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The Only Actual Reason Why Bitcoin Fails As A Currency

Bitcoin maximalists and HODLers are rejoicing as Bitcoin skyrockets to new heights — yet it is unfit for the purpose it is supposed to serve.


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Sebastian Müller

3 years ago | 3 min read

Don’t worry — I won’t bore you with anti-crypto arguments. There are plenty of people arguing against Decentralised Ledger Technology (DLT) and in favor of centralized and regulated currencies.

I am not one of those. I actually see a lot of value and potential benefit in how cryptocurrencies work and see a future in which we can replace our current financial backbone with DLT, owned by the people.

Yet, there is one fundamental problem that Bitcoin specifically (and other cryptocurrencies very similar to it) have, which makes them utterly useless as a said future currency.

And the interesting thing is that very few people seem to be aware of it, speak about it or recognize it when it comes up. And all that at a time when critical events are taking place — such as Tesla’s decision to hold $1.5bn of their reserves in Bitcoin.

Photo by André François McKenzie on Unsplash
Photo by André François McKenzie on Unsplash

Limited Supply & Irreversible Transactions

Three critical elements come together in a toxic mix for Bitcoin. The first two are actually vital features:

In the original design of Bitcoin, these are advantageous features — ensuring immutable transactions that guarantee a certain trust in the system and protection against eternal inflation.

As a currency’s design, these are useful elements, specifically in a decentralised currency without a competent and trustworthy authority providing oversight, regulation, and relevant stability.

However, the third element breaks the camel’s back:

Human Error

There are plenty of ways in which people lose Bitcoin. And by that, I do not mean losing them to third parties or losing them gambling, but losing them in a way that makes them inaccessible for the whole world forever. Similar to setting physical dollar bills on fire.

These include:

  • Sending a transaction to the wrong address: Bitcoin wallet addresses are complicated, and a minor inattentiveness can ensure that a transaction is sent into the digital nirvana; unrecoverable.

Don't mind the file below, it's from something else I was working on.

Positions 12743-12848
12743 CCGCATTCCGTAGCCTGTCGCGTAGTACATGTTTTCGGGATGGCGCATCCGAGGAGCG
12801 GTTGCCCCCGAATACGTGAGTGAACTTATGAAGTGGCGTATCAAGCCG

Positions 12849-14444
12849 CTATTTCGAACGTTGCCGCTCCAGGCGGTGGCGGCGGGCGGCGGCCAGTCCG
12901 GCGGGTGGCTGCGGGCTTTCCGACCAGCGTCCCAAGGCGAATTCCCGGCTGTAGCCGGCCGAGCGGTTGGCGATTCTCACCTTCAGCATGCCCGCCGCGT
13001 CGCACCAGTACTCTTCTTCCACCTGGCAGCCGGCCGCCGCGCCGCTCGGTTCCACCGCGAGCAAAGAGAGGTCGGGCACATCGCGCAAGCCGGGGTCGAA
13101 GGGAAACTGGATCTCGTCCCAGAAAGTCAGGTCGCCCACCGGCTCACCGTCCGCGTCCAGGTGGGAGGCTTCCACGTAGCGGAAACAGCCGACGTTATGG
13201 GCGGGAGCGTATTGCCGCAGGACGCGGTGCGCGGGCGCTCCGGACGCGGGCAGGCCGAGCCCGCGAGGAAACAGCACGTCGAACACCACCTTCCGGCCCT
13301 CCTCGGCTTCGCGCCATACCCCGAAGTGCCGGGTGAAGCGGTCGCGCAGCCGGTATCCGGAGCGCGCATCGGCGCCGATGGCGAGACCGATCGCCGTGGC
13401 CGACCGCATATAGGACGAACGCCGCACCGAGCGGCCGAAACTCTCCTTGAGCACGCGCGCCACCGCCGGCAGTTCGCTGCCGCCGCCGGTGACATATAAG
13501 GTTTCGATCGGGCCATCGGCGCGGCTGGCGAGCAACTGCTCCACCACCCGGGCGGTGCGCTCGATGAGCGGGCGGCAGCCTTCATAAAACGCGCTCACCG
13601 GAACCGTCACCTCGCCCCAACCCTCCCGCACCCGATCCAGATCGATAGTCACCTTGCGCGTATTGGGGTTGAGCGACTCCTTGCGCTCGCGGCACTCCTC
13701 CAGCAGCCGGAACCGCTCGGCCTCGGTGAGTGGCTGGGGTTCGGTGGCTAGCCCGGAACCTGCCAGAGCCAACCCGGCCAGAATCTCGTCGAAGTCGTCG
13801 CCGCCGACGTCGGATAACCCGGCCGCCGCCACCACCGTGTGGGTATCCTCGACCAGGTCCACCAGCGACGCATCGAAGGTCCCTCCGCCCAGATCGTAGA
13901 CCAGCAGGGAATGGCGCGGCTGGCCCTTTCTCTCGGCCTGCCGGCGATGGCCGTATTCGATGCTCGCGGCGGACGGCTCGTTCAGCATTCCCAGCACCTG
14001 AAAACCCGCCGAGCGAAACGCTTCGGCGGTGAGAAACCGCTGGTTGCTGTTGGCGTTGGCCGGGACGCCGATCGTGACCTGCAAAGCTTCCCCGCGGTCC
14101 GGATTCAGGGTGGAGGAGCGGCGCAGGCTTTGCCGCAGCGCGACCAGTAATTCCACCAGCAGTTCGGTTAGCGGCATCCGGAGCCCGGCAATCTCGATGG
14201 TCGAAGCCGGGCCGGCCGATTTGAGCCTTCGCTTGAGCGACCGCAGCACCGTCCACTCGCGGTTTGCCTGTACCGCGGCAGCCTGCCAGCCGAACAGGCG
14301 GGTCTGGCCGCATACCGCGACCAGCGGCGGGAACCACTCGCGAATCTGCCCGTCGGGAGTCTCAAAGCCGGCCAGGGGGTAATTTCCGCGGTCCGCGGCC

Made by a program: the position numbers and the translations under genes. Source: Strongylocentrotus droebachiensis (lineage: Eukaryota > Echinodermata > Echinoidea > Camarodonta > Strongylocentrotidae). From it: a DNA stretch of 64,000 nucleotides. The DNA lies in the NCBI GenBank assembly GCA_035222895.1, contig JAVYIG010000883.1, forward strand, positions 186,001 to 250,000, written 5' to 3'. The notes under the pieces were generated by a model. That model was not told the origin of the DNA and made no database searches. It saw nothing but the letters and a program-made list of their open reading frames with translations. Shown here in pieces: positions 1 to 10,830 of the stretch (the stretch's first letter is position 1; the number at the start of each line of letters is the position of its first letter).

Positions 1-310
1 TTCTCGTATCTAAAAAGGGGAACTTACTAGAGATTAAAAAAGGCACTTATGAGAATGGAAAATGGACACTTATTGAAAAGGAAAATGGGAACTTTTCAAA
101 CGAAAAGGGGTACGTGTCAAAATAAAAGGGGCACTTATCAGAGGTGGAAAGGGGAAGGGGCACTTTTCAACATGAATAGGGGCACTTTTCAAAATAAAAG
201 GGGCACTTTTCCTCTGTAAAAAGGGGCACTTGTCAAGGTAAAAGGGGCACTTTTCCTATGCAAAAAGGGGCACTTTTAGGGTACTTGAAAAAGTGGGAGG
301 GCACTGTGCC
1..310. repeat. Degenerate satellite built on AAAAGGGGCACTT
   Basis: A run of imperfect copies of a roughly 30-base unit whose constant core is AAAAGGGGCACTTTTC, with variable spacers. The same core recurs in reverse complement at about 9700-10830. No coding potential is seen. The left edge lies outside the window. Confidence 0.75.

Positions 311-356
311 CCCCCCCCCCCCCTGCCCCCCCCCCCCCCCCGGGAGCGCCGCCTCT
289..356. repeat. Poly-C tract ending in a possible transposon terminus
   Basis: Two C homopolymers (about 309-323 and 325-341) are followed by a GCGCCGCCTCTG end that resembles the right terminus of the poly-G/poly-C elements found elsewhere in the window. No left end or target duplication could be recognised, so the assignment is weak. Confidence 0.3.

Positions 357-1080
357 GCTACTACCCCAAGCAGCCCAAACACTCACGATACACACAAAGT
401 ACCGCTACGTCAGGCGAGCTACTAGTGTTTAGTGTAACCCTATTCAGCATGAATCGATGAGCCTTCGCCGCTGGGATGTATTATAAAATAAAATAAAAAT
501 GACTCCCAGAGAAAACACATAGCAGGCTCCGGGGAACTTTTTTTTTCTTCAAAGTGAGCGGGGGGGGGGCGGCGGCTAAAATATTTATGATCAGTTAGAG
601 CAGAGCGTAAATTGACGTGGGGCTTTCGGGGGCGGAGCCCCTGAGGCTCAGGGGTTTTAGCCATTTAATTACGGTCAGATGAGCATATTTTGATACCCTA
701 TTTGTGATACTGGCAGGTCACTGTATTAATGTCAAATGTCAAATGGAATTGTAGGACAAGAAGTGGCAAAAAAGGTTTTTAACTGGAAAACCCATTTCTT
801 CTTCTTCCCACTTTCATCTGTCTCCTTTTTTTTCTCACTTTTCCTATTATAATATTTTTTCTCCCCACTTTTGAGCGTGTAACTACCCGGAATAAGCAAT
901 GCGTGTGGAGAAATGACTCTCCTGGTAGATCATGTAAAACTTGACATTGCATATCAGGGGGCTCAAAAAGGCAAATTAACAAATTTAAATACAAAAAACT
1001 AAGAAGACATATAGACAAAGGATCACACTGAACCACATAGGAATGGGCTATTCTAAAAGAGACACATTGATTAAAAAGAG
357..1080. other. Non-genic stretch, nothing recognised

• Forgetting the password to the wallet: Bitcoin wallets are not precisely simple to handle, and plenty of people have been locked out of their accounts by forgetting their passwords, losing their 2FA access, or forgetting their recovery phrases. Account access is impossible to recover.
  • Passing away without recording the password: When Bitcoin owners die, without having passed on or recorded the necessary access credentials to their wallets, the same effect as above takes place — making their Bitcoin unrecoverable forever.
  • Forgetting about exchange accounts or cold wallets: As Bitcoin comes in and out of fashion, people who get into it at some point, opening accounts with various exchanges, might at some point forget where they used to trade and leave behind their coins.

“Unlike a typical bank account with password protection and recovery, bitcoin accounts are secured with a private key that only the user knows. To access a bitcoin account, bitcoin’s software uses complex algorithms that can confirm the password without actually knowing it. So, anyone can create a bitcoin wallet, without going through a financial institution or identity check — but it means there’s no backup when the user forgets or loses their key, NYT reported,” adds PYMNTS.com.” (ETFTrends)

Photo by Sigmund on Unsplash

If you think these are minor effects, you would be entirely mistaken:

All of this after just about a decade of having been around (released in 2009). What will that mean for the future of Bitcoin as a trusted store of value and exchange?

Fast-forward To Exhausted Supply

Very simply, when a variable only has the potential to go down over time, with a specific (even if minuscule) likelihood, with zero probability of increasing, then it will approximate zero over an infinite time span.

However small you believe the chances of Bitcoin losses to be, and however good we become at improving the UX (a significant factor in the human errors) of cryptocurrencies, the simple fact that supply can ever only decrease makes it entirely useless as the basis for human commerce.

These properties make it only a speculative investment — which it is today. People see Bitcoin mainly as an asset that trades at a particular market value against fiat currency.

Rarely does anyone ever use it for actual commercial transactions in the real world, and that use case will remain highly unlikely.

As mentioned in the intro, I believe in the promise of DLTs, and I think that our financial system could run on a future variant of Bitcoin that fixes this fatal flaw. However, for Bitcoin, with the system design we see today, I see zero chance and value in it becoming an actual currency.

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Sebastian Müller

Sebastian is Co-Founder and Chief Operating Officer of MING Labs, a global strategic design and digital transformation consultancy with 6 offices in 4 countries. He started and grew MING Labs in Shanghai, China for 5 years, before moving to Singapore and establishing an office here. With now globally 80+ experts, Sebastian, and MING Labs work with MNCs, local champions, SMEs, and government agencies in setting their transformation vision and strategy, as well as helping them execute against that with organizational enablement and implementation of key strategic initiatives across Business Design, Experience Design and Technology Implementation.


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